I tend to agree with Gill unfortunately due to assimilation, apathy and the passing away of the older pr0- Zionist Jewish generation American jews have fallen out of love with Israel.

    The current American Jewish community have clearly shown their love of the democrats first regardless of their parties Arabist ,dhimmi -like stance.

    The combination of large Muslim immigration with the intimidation against Jews and Israel they promote in the US particularly on Campus , left wing Media , the growing American alliance with the Oil Rich Arab thiefdoms such as Qatar and Saudi Arabia and the passive nature of the reducing younger Jewish generation I fear for Israel’s American ongoing support.

  2. Liat Nagar says:

    It’s not so much the “trembling Israelites in the Diaspora’ as the ‘comfortable Israelites’, made so comfortable over the years within their own station and with their own status that they don’t want to rock the boat. They’re also made soft by their lifestyle and self-perpetuating bonhomie, together with inflated image, resulting from the cocoon in which they live. It’s all hardly surprising given those circumstances, and is not limited to Jewish leadership in America. We need representation in the top ranks of leadership by people who properly understand the realities and care enough about those realities to be publicly outspoken.
    Silence and working behind the scenes! It would be a joke if it were not so grim.

  3. Paul Winter says:

    I agree with you, Gil, but I would just add a few points.

    The USA Jews are so desperate to be just like everybody else that they fail to take a moral stand on Israel. As a guy called Neil Sher said years ago, they behave like guests in their country. Standing up for Israel jeopardises their comfortable existence. That is why they have remained quiet about the cruel and illegal imprisonment of the USA’s own Prisoner of Zion, Jonathan Pollard.

    They also have the arrogant USA mentality that one can always strike a deal, blinding themselves to the fact that the Middle East is different; its always winner takes all. Nouri al Malake, the erstwhile Iraqi PM one said that his way of negotiating is to break his opponent’s back and when that person is lying helpless on the floor to put a knife to his throat and then say: now we negotiate.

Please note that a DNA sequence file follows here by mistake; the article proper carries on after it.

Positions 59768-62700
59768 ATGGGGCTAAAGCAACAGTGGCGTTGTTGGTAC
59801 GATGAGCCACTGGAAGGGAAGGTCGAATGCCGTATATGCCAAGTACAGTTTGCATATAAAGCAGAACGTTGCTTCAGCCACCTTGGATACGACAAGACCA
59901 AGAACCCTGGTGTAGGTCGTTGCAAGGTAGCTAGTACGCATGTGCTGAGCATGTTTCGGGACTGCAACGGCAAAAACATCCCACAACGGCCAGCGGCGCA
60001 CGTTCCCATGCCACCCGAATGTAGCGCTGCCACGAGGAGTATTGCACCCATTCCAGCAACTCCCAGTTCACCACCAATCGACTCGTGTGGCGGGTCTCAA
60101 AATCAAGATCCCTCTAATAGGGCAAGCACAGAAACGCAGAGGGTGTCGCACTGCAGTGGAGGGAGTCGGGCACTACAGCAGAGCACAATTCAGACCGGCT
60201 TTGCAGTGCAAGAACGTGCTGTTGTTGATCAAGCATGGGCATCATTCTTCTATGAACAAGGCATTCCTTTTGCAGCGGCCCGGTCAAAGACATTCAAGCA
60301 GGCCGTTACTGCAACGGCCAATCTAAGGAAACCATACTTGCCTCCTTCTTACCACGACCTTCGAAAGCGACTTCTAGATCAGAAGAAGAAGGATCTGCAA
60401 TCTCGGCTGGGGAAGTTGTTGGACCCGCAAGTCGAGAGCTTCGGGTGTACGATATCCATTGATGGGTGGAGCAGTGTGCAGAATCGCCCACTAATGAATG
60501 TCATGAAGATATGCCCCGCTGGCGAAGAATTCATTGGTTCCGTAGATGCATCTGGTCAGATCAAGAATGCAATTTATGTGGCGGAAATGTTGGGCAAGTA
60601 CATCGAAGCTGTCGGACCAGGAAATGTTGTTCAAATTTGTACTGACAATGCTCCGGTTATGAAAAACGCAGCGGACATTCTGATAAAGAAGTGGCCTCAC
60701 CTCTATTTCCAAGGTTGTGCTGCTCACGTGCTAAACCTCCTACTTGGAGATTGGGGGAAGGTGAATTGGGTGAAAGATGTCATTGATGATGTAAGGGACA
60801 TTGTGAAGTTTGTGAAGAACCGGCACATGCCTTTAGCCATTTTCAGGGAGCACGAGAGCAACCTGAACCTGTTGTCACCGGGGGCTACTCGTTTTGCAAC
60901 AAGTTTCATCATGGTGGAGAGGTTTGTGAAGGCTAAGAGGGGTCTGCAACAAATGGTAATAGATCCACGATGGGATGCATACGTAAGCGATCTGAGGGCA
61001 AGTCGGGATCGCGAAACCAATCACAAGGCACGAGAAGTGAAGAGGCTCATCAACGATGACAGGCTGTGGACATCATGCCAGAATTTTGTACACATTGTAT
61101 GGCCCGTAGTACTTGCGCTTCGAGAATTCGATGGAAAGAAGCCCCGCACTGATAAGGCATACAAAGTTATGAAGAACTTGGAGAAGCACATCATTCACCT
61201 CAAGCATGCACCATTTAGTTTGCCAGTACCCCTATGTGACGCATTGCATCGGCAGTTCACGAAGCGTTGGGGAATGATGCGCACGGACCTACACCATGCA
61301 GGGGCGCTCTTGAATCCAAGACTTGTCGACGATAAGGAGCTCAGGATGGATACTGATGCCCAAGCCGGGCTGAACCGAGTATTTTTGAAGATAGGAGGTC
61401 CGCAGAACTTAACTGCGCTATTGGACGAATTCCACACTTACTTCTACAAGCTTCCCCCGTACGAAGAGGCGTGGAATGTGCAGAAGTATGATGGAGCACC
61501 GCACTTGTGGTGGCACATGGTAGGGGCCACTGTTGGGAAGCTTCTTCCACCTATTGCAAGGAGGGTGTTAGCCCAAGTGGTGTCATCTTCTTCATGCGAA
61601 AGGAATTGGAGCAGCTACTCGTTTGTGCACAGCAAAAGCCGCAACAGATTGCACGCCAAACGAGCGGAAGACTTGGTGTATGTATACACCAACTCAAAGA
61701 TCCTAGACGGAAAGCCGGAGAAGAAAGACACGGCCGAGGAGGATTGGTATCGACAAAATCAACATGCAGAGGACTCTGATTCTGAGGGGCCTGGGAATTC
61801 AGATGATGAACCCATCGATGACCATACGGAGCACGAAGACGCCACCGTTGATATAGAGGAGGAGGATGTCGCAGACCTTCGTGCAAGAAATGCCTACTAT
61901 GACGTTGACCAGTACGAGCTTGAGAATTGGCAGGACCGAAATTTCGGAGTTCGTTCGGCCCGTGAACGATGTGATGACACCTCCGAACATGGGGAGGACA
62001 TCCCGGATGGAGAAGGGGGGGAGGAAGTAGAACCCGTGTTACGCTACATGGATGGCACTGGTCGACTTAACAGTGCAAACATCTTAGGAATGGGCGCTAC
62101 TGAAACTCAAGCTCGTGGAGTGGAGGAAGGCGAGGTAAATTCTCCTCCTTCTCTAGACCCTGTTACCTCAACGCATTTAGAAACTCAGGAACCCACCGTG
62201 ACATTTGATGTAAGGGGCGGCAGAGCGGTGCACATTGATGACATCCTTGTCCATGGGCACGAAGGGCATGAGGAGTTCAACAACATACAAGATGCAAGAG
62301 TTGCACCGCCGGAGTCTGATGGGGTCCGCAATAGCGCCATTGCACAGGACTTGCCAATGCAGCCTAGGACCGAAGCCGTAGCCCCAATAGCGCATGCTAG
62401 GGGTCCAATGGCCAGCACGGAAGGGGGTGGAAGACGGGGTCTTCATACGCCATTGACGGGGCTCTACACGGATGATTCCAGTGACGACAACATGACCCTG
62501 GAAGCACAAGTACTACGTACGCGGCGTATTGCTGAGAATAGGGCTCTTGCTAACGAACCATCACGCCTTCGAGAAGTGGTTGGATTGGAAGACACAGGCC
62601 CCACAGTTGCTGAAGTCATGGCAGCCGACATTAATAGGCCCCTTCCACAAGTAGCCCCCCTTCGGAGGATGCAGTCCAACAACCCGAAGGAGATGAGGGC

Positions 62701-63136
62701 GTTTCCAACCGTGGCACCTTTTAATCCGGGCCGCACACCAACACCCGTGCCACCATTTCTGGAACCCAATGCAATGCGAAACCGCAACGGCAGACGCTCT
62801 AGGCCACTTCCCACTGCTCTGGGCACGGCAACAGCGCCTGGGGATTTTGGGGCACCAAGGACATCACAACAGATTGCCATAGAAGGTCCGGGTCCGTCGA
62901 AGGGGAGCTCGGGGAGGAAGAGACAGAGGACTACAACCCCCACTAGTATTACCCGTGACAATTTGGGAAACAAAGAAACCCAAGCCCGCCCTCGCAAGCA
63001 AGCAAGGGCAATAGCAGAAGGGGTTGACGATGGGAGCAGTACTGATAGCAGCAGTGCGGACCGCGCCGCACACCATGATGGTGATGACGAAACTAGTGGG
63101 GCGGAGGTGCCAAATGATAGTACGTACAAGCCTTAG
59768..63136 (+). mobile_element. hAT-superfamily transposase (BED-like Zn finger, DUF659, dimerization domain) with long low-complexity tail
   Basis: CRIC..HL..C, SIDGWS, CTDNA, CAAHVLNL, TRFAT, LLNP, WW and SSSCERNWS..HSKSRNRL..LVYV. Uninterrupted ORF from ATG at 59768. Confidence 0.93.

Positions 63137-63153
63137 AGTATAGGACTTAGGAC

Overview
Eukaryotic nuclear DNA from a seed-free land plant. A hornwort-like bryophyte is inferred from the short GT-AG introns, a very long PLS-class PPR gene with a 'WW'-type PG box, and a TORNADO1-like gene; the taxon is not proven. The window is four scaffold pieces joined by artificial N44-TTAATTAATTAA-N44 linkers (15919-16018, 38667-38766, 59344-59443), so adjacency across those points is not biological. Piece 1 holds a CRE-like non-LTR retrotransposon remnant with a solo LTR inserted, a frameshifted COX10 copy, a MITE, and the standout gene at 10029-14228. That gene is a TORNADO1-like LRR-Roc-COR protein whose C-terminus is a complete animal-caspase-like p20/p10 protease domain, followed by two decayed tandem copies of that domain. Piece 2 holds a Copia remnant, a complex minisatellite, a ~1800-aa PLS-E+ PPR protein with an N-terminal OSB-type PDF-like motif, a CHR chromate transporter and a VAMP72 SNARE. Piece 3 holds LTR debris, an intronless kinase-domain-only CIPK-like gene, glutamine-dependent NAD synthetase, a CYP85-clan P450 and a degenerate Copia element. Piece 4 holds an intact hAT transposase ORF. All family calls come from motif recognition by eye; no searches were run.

The USA Jew and all the oh so superior intellectuals refuse to entertain that the dispute between the Jewish state and its mohammedan enemies is religious. A religious difference is one that is ideologically and not reality based. An ideological difference cannot be resolved and all reality based approaches are a waste of time and a hindrance.

    With regard to Obama, the liberal Jewish electorate is so thrilled that it got a black man elected, thus validating its stance, that they overlook the fact that that man is not only an enemy of the Jewish state, but that he is an enemy of every value that the USA stands for. And for that the USA’s Jewry deserves contempt.

  4. Adrian Jackson says:

    If you are an American your loyality is to America not a second country. The same should apply in Australia. I have never support this duel citizenship concept. You can only be loyal to one country.

    • Paul Winter says:

      I am of two minds regarding dual citizenship. One of my sons-in-law is a USA citizen and he has taken out Australian citizenship. As long as Australia and the USA are on friendly terms, I see no problem.

      Your comment on Isi Liebler’s article does raise some concerns because you imply that Jews in the USA or in Australia are dual citizens. The overwhelming Jews in the USA and in Australia are not Israeli citizens.

      You insinuate that Jews in Australia and the USA and elsewhere act as in the interests of Israel rather than in the interest of the countries in which they live. But that was the point of Liebler’s complaint: USA Jews fail to confront the Obama administration’s betrayal and abuse of its only true ally and the only democracy in the Middle East.

      Now Jews have a historic and spiritual connection to the land of Israel and a moral connection to a people with a shared history, religion and language of prayer. It baffles me why people who respect and understand that Australians Aborigines wherever they live have a connection to their land, their people and their dream-time, but deny those same connects to Jews.

      It also baffles me why the question of dual citizenship only rears its head when it comes to Jews. Nobody questions the loyalty of Australians of Italian or Iraqi descent voting in Italian or Iraqi elections. Australian Jews do not vote in Israeli elections because they are overwhelmingly not dual citizens.

      When Australian Jews express concern for Jews in Israel, especially after the Holocaust, their loyalty is called into question a concern that does not extend to even those communities whose sons go overseas to join in jihad or plot terror against Australian citizens.